Autoimmune hepatitis is inflammation of the liver. It occurs when immune cells mistake the liver's normal cells for harmful invaders and attack them.
This form of hepatitis is an autoimmune disease. The body's immune system cannot tell the difference between healthy body tissue and harmful, outside substances. The result is an immune response that destroys normal body tissues.
Liver inflammation, or hepatitis, may occur along with other autoimmune diseases. These include:
- Graves disease
- Inflammatory bowel disease
- Rheumatoid arthritis
- Sjögren syndrome
- Systemic lupus erythematosus
- Type 1 diabetes
- Ulcerative colitis
Autoimmune hepatitis may occur in family members of people with autoimmune diseases. There may be a genetic cause.
This disease is most common in young girls and women.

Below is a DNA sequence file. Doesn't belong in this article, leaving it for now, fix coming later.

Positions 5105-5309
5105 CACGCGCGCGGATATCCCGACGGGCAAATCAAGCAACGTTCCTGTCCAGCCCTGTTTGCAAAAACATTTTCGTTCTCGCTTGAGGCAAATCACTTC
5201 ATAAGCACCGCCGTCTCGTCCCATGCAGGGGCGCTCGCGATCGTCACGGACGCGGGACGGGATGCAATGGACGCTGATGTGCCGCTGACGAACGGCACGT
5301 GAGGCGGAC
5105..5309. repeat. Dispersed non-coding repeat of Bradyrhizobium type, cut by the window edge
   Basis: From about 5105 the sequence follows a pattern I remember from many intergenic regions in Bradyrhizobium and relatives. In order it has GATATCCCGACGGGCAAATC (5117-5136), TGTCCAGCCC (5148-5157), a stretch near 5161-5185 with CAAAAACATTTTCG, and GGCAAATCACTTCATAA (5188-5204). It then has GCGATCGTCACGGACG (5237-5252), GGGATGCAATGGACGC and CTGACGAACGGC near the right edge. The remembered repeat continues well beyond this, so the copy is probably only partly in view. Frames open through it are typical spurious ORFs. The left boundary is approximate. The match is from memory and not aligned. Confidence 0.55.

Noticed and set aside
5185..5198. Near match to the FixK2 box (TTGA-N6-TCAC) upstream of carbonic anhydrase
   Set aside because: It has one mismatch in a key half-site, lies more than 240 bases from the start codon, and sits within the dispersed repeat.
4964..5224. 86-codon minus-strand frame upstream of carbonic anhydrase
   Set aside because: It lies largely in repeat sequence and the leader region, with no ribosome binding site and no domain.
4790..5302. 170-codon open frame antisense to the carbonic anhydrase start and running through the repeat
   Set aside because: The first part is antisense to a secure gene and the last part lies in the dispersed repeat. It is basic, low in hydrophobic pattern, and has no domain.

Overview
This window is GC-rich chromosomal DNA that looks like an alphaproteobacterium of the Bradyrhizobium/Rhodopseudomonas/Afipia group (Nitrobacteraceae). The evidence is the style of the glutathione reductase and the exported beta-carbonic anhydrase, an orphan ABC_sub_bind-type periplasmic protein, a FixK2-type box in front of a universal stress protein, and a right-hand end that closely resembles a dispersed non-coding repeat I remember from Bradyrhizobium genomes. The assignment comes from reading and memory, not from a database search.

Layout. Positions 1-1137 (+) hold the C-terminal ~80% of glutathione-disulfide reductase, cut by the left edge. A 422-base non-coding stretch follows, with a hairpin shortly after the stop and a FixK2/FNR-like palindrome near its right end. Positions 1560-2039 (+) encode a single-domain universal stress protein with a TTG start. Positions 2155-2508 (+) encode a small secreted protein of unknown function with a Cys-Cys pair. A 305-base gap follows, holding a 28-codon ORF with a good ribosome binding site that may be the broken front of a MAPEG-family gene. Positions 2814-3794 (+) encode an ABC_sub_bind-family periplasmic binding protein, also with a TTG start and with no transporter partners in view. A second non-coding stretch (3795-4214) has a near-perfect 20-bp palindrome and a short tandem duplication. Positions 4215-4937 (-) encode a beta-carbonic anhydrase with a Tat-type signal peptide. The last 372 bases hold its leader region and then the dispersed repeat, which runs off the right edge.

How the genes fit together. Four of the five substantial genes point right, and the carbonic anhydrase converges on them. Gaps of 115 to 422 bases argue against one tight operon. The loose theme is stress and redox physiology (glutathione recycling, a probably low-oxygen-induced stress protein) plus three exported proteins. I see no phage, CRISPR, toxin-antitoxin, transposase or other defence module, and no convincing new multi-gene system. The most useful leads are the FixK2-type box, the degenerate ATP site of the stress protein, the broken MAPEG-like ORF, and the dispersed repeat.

You may need prednisone or other corticosteroid medicines to help reduce the inflammation. Azathioprine and 6-mercaptopurine are drugs used to treat other autoimmune disorders. They have been shown to help people with autoimmune hepatitis, as well.
Some people may need a liver transplant.
The outcome varies. Corticosteroid medicines may slow the progress of the disease. However, autoimmune hepatitis may advance to cirrhosis. This would require a liver transplant.
When to Contact a Medical Professional
Call your health care provider if you notice symptoms of autoimmune hepatitis.
Autoimmune hepatitis cannot be prevented in most cases. Knowing the risk factors may help you detect and treat the disease early.
Czaja AJ. Autoimmune hepatitis. In: Feldman M, Friedman LS, Brandt LJ, eds. Sleisenger and Fordtran's Gastrointestinal and Liver Disease. 10th ed. Philadelphia, PA: Elsevier Saunders; 2016:chap 90.
Pawlotsky J-M. Chronic viral and autoimmune hepatitis. In: Goldman L, Schafer AI, eds. Goldman-Cecil Medicine. 25th ed. Philadelphia, PA: Elsevier Saunders; 2016:chap 149.
Review Date 8/20/2016
Updated by: Michael M. Phillips, MD, Clinical Professor of Medicine, The George Washington University School of Medicine, Washington, DC. Also reviewed by David Zieve, MD, MHA, Isla Ogilvie, PhD, and the A.D.A.M. Editorial team.